Biomethane boost: NI biogas plant to power ‘green’ trucks with food waste
A biogas plant which will produce biomethane to power 10 trucks is set to go live in Northern Ireland in July, following a substantial expansion, Weltec Biopower has announced.
The plant is owned by Northern Irish food logistics company McCulla Transport and is currently undergoing an expansion undertaken by Weltec Biopower and partner companies.
At the site in Lisburn, 10km south of Belfast, 450m³ of biogas will be processed into biomethane/ renewable natural gas (RNG) every hour.
With this amount, the logistics company can operate 10 new compressed natural gas (CNG) trucks, which are refueled directly at the company’s new biomethane filling point.
The substrates for the production of the green fuel come from the 41 Lidl supermarkets in Northern Ireland, following a deal struck with the supermarket giant.
Ashley McCulla, chair of McCulla Transport, was able to commission the first stage of his biogas plant from Weltec Biopower back in January 2017.
The intention at the time was to utilise the residual materials from his own agricultural business and to create synergies through the use of renewable electricity and heat in the refrigerated warehouse at their main logistics depot.
“By digesting slurry, agricultural residues and grass silage from our farm, we were able to produce green energy ourselves with a 500kW CHP plant and use it on our company premises. Ultimately, this has significantly improved our carbon footprint.
The expansion to biogas upgrading, HGV fuel and becoming “Ireland’s greenest fleet” was the logical next step of this good experience with the anaerobic digestion (AD) plant and their network in the food industry.
Plant expansion and Lidl deal
Under the arrangement with Lidl, with the conversion of the biogas plant, 17,500t per year of food leftovers from Lidl stores will substitute the agricultural residues as substrate for the HGV fuel production.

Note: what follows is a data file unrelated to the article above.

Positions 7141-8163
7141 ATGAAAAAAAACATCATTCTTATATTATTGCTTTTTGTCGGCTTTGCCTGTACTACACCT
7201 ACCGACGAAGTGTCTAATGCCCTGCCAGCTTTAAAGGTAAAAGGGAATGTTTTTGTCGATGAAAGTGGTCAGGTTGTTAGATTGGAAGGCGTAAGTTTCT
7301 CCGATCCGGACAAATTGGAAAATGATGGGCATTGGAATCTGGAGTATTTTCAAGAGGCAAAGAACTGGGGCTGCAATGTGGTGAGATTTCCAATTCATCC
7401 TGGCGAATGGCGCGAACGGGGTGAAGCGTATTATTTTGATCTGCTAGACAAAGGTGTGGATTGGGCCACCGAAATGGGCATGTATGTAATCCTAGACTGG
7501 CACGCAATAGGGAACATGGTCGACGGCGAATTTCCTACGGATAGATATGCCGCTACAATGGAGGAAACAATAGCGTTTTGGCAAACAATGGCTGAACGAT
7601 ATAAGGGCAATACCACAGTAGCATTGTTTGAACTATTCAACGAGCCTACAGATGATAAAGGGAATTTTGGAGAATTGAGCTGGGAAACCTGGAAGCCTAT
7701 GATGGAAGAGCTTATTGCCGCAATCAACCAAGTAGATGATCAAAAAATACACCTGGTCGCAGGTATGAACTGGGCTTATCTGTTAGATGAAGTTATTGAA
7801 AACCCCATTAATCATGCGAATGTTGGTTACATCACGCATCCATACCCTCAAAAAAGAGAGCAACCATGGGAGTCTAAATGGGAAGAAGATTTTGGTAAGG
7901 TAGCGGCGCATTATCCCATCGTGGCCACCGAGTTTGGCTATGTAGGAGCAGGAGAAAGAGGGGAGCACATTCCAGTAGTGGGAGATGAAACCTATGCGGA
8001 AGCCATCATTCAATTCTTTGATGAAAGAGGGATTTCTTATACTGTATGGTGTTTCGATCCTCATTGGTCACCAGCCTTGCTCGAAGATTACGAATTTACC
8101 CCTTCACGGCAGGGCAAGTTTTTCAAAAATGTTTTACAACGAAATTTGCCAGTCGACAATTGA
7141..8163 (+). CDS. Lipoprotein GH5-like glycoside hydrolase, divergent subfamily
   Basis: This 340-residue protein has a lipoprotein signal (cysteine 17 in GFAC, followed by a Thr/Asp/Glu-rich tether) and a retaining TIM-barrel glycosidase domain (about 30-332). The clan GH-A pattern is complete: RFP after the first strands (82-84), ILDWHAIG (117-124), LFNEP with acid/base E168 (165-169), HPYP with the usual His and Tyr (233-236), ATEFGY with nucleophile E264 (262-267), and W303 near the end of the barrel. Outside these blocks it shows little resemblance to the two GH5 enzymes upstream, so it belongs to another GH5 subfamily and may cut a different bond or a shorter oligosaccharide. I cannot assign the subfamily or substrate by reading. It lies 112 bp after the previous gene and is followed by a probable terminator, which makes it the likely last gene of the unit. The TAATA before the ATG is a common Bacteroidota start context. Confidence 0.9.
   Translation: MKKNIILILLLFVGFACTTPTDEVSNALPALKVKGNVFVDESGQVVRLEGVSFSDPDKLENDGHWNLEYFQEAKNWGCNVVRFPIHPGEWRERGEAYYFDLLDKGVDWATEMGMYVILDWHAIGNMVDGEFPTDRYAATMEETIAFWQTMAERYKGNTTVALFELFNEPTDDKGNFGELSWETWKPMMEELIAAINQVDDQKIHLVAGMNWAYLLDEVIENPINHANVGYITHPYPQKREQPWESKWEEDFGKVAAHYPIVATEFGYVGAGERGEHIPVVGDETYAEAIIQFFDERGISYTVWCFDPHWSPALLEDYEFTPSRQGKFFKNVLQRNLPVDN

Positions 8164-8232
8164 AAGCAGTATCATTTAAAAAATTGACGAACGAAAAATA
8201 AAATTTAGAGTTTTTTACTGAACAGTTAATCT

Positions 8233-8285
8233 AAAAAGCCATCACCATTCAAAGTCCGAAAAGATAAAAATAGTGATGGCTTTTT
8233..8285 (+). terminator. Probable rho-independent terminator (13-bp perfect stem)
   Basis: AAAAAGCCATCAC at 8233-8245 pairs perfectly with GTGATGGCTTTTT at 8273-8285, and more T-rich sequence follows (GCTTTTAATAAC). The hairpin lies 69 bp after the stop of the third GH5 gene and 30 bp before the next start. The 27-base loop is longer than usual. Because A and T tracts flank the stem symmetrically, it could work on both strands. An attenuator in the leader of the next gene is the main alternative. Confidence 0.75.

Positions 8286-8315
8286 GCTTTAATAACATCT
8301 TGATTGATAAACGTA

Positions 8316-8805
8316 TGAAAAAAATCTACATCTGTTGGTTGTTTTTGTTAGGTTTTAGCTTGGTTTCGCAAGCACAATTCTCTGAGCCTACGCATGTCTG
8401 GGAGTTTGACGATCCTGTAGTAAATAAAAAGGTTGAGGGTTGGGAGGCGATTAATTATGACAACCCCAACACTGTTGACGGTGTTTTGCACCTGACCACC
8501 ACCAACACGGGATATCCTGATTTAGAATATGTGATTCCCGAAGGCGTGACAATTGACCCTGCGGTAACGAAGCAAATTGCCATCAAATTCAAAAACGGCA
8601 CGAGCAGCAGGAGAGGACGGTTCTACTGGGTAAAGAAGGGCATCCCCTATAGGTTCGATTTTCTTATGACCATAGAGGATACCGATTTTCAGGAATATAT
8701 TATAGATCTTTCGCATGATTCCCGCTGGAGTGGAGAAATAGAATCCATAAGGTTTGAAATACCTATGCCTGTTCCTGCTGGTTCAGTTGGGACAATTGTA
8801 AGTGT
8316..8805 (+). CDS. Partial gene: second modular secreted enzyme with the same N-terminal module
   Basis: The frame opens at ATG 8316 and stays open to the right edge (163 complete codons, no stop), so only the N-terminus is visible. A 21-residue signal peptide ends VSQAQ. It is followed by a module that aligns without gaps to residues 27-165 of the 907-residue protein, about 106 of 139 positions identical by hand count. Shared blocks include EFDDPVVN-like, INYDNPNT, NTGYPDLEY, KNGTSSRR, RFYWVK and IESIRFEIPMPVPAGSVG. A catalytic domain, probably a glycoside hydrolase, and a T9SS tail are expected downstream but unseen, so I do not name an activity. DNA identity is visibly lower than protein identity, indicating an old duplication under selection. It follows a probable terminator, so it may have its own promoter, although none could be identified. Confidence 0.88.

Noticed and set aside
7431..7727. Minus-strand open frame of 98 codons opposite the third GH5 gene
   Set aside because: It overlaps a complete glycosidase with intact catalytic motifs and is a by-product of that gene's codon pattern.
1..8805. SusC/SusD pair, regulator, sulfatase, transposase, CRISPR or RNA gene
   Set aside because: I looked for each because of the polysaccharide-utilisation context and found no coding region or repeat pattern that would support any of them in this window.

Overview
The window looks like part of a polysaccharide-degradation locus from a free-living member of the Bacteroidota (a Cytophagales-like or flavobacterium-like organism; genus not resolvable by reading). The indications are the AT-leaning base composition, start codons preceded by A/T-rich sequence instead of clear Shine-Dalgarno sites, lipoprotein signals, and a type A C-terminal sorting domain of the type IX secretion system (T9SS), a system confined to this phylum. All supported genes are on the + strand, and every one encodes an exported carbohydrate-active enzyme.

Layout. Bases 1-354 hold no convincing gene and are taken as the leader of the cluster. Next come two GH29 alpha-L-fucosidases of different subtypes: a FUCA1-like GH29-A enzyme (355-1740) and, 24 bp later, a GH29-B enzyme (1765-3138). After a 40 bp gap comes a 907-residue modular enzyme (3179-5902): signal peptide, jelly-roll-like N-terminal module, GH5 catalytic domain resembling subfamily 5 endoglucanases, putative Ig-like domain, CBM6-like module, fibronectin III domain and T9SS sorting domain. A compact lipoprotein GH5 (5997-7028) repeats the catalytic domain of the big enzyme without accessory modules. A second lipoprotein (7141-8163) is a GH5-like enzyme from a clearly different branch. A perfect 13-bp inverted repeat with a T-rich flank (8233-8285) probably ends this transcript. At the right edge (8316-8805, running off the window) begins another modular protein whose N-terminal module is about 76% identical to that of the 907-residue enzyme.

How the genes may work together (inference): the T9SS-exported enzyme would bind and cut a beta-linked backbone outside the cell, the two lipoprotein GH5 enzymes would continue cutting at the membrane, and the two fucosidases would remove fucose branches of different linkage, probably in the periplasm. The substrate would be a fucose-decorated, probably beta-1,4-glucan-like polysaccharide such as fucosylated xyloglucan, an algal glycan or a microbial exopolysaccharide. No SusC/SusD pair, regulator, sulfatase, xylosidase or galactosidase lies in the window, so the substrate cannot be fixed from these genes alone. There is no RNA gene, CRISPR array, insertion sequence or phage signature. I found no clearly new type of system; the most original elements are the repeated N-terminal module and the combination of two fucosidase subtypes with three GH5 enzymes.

Under the motto “Goodbye Diesel – Hello Biofuel”, the 10 new bio-CNG trucks will transport Lidl food deliveries with renewable gas, the chairman said, claiming:
“Every lorry that runs on the green fuel emits 93% less carbon emissions than a diesel truck.
Weltec Biopower outlined its plans for the construction of the biogas plant, noting that four pits are available for the pre-storage of the substrates.
The subsequent anaerobic digestion takes place in two digesters made of stainless steel with a diameter of 23.03m, a height of 6.30m and a capacity of 2,625m³ each.
The digestate is stored in a 3,432m³ stainless steel gas-tight storage tank. To fully exploit the energy potential of the food waste, Weltec equipped the 80m³ dosing feeder in combination with the Multimix pre-feed system.
In it, food leftovers are shredded and homogenised. In addition, the Lidl waste is automatically unpacked and pasteurised at the biomethane plant.
Weltec sales manager Dr. Kevin Monson noted: “Our biology department guaranteed a trouble-free substrate changeover, more than doubling output from the original 500kWe plant without further investment in digestion space, by switching from grass silage and slurry to food wastes.”
The biogas upgrading system comes from Pentair Haffmans. The “tried and tested” module separates carbon dioxide and other components of the biogas from methane using membrane technology.
This creates biomethane that is similar in its properties to natural gas, but is significantly more climate-friendly, Weltec claims.
Despite processing 450 standard m³ of biogas per hour, the 500-kilowatt CHP continues to run, because McCulla can use the electricity and heat for his headquarters and the cold store.
Following on from the plant expansion, McCulla chairman Ashley McCulla has announced that the sustainable transport model will be applied to his entire truck fleet over the next five years.